In the past, stimulants were used to treat many types of disorders and ailments including neurological disorders, obesity, and respiratory problems including asthma. As medical professionals realized their strong potential for leading to addiction, they stopped prescribing them for many illnesses. Today, stimulants are mostly prescribed to treat ADHD, depression, and narcolepsy. Stimulants increase attention, energy, and alertness. They also elevate heart rate, blood pressure, and respiration. The most common prescription medications in this class of drugs include:

  • Methylphenidate (Concerta, Ritalin, Methylin, Daytrana)
  • Dextroamphetamine (Dextrostat, Dexedrine, ProCentra)
  • Lisdexamfetamine (Vyvanse)
  • An Amphetamine and dextroamphetamine mixture (Adderall)

Sedatives and Anti-Anxiety Medications

Millions of people in the U.S. are prescribed central nervous system (CNS) depressants. These medications are called benzodiazepines. They affect the neurotransmitters in the brain that release the chemical gamma-aminobutyric acid (GABA). This chemical makes the person feel very calm or drowsy by lowering the brain’s activity. The most common prescription medications in this class of drugs include:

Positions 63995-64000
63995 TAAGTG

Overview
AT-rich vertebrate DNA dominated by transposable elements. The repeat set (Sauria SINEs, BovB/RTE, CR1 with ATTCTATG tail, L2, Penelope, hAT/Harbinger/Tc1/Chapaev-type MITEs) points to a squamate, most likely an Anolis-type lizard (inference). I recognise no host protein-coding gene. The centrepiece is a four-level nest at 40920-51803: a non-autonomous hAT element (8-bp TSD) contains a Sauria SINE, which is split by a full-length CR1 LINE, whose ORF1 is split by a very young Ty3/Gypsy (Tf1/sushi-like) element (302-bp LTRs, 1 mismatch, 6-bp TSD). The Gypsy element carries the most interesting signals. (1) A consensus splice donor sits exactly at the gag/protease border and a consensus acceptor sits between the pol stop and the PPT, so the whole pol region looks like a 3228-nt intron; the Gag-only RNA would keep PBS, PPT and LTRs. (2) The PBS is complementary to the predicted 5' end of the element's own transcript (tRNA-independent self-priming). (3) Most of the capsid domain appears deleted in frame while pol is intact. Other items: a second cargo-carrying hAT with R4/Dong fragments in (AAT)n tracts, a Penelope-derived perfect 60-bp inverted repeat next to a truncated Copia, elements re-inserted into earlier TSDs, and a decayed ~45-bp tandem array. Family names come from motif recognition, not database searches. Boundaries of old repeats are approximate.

• Alprazolam (Xanax)
  • Diazepam (Valium)
  • Clonazepam (Klonopin)
  • Lorazepam (Ativan)
  • Temazepam (Restoril)

Signs and Symptoms of Prescription Drug Addiction

Every person is affected by prescription drugs in different ways. However, certain signs and symptoms can indicate misuse. For instance, the person may be taking higher doses of their medication, or they may be taking it more often. They may be doctor shopping to get multiple prescriptions, claim they lost their prescription and ask for more, or they may steal or falsify prescriptions. Other possible signs of misuse include:

  • Hostility or excessive mood swings
  • Changes in sleep habits
  • Increased or irregular bursts of energy
  • Lethargic behavior
  • Poor decision-making

Signs of Opioid Misuse